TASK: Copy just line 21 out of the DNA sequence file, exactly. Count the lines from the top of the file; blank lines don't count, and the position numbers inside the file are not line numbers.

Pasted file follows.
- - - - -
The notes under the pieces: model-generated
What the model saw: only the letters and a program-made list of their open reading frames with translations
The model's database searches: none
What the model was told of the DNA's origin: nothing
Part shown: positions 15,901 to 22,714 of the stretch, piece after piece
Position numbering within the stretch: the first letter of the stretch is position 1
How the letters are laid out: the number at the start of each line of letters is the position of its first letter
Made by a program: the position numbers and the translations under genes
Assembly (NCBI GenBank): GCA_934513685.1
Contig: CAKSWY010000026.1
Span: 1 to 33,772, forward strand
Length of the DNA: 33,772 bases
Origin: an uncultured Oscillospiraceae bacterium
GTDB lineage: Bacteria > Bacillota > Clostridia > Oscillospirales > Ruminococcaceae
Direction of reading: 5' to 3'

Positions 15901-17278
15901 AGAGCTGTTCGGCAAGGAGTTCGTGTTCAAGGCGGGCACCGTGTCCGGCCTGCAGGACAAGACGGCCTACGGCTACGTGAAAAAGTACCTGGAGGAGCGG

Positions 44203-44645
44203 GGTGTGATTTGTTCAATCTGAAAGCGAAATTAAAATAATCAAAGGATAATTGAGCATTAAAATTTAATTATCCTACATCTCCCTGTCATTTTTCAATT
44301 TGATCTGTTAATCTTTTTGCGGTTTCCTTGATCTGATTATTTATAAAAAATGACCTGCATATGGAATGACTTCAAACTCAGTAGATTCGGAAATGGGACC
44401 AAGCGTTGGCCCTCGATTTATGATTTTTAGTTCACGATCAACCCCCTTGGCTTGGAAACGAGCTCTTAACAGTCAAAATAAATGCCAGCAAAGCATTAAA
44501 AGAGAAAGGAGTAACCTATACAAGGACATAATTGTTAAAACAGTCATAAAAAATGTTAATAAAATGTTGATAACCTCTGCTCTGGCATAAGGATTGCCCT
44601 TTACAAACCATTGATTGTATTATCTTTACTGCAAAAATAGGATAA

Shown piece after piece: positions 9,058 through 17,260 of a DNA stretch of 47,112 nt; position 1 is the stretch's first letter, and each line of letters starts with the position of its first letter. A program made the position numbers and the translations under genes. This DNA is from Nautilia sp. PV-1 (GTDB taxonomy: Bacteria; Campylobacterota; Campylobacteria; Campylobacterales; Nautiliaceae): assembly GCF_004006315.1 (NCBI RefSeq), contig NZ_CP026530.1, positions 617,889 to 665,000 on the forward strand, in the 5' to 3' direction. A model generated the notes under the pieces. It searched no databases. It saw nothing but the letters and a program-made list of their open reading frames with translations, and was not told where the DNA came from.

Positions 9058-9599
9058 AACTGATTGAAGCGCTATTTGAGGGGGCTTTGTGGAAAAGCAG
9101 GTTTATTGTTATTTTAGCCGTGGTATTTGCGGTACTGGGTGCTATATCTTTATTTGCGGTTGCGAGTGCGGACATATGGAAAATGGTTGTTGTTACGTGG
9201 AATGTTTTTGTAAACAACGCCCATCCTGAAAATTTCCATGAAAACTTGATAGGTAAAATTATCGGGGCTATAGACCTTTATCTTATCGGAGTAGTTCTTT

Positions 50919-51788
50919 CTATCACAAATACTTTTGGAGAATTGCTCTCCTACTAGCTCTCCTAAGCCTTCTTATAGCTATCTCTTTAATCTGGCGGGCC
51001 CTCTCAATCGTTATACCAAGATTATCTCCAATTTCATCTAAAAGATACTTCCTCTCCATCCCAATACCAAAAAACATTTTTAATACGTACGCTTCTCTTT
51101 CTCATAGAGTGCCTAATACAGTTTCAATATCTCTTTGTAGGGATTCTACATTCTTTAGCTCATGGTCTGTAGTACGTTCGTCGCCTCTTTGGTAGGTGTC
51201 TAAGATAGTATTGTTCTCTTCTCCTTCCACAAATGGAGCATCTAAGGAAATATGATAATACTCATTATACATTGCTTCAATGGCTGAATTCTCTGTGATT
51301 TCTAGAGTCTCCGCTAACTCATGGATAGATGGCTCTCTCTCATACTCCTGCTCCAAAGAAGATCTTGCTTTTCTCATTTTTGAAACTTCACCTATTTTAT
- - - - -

44401 AAGCGTTGGCCCTCGATTTATGATTTTTAGTTCACGATCAACCCCCTTGGCTTGGAAACGAGCTCTTAACAGTCAAAATAAATGCCAGCAAAGCATTAAA